Contents 1 Early life 2 Career 2.1 Stage career 2.2 Early films 2.3 Early television roles 2.4 Columbo 2.5 Later career 3 Personal life 4 Health 4.1 Death 5 Filmography 5.1 Film 5.2 Television 6 Bibliography 7 See also 8 References 9 External links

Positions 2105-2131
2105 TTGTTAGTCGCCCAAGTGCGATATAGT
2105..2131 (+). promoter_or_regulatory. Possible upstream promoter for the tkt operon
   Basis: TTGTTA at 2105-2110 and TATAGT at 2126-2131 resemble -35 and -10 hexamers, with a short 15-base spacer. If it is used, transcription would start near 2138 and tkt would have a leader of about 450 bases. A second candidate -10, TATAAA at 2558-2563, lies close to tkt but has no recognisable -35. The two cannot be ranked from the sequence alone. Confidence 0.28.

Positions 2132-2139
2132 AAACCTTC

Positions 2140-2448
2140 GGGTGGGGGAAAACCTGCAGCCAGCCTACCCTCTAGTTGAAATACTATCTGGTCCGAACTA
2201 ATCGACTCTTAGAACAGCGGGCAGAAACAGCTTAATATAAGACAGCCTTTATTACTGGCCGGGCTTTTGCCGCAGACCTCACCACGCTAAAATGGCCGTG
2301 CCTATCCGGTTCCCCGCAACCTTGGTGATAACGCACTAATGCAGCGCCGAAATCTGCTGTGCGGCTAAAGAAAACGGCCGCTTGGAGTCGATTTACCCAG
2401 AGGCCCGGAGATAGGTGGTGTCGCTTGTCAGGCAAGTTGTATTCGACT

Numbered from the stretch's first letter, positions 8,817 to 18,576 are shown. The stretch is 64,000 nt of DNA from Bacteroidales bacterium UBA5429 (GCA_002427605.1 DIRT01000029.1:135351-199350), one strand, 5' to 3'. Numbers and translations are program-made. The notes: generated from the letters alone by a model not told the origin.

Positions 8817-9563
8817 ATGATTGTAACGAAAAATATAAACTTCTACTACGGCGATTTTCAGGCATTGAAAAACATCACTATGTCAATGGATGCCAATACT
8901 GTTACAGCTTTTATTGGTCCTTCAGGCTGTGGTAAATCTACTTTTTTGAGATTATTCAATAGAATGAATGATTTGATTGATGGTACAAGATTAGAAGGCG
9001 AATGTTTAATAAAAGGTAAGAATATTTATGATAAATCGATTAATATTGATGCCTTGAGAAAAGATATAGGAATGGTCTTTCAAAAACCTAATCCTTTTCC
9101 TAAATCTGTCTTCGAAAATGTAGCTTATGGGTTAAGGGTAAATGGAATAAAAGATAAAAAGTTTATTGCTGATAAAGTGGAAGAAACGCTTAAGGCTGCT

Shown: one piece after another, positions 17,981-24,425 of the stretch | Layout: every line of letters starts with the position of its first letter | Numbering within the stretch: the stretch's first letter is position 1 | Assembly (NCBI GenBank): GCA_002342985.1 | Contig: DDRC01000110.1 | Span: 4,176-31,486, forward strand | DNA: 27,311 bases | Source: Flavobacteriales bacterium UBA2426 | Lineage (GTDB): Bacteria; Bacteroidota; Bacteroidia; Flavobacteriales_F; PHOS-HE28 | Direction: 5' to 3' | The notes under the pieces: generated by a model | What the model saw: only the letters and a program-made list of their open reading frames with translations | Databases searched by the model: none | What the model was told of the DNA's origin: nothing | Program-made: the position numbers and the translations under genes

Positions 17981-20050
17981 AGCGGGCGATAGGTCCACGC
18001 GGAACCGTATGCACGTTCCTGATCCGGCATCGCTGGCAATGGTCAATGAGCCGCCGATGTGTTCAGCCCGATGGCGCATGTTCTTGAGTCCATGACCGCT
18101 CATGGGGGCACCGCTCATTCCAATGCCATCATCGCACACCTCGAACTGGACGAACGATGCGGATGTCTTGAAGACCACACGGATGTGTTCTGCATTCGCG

Early life[edit] Born in New York City, Falk was the son of Michael Peter Falk (1897–1981), owner of a clothing and dry goods store, and his wife, Madeline (née Hochhauser; 1904–2001),[4] an accountant and buyer.[5] Both of his parents were Jewish,[6] coming from Poland and Russia on his father's side,[7] and from Hungary and Labowa, Nowy Sacz, Poland, on his mother's side. Falk grew up in Ossining, New York.[8] Falk's right eye was surgically removed when he was three because of a retinoblastoma; he wore an artificial eye for most of his life.[9] The artificial eye was the cause of his trademark squint.[10] Despite this limitation, as a boy he participated in team sports, mainly baseball and basketball. In a 1997 interview in Cigar Aficionado magazine with Arthur Marx, Falk said: "I remember once in high school the umpire called me out at third base when I was sure I was safe. I got so mad I took out my glass eye, handed it to him and said, 'Try this.' I got such a laugh you wouldn't believe."[11] Falk as a senior in high school, 1945 Falk's first stage appearance was at the age of 12 in The Pirates of Penzance at Camp High Point[12] in upstate New York, where one of his camp counselors was Ross Martin (they would later act together in The Great Race and the Columbo episode "Suitable For Framing"). Falk attended Ossining High School in Westchester County, New York, where he was a star athlete and president of his senior class. After graduating from high school in 1945, Falk briefly attended Hamilton College in Clinton, New York, and then tried to join the armed services as World War II was drawing to a close. Rejected because of his missing eye, he joined the United States Merchant Marine, and served as a cook and mess boy. Falk said of the experience in 1997: "There they don't care if you're blind or not. The only one on a ship who has to see is the captain. And in the case of the Titanic, he couldn't see very well, either."[11] Falk recalls this period in his autobiography: "A year on the water was enough for me, so I returned to college. I didn't stay long. Too itchy. What to do next? I signed up to go to Israel to fight in the war on its attack on Egypt; I wasn't passionate about Israel, I wasn't passionate about Egypt, I just wanted more excitement… I got assigned a ship and departure date but the war was over before the ship ever sailed."[13] After a year and a half in the Merchant Marine, Falk returned to Hamilton College and also attended the University of Wisconsin. He transferred to the New School for Social Research in New York City, which awarded him a bachelor's degree in literature and political science in 1951. He then traveled in Europe and worked on a railroad in Yugoslavia for six months.[14] He returned to New York, enrolling at Syracuse University,[11] but he recalled in his 2006 memoir, Just One More Thing, that he was unsure what he wanted to do with his life for years after leaving high school.[15] Falk obtained a Master of Public Administration degree at the Maxwell School of Syracuse University in 1953. The program was designed to train civil servants for the federal government, a career that Falk said in his memoir he had "no interest in and no aptitude for".[16] He applied for a job with the CIA, but was rejected because of his membership in the Marine Cooks and Stewards Union while serving in the Merchant Marine, even though he was required to join and was not active in the union (which had been under fire for communist leanings).[17] He then became a management analyst with the Connecticut State Budget Bureau in Hartford.[18] In 1997, Falk characterized his Hartford job as "efficiency expert": "I was such an efficiency expert that the first morning on the job, I couldn't find the building where I was to report for work. Naturally, I was late, which I always was in those days, but ironically it was my tendency never to be on time that got me started as a professional actor."[11]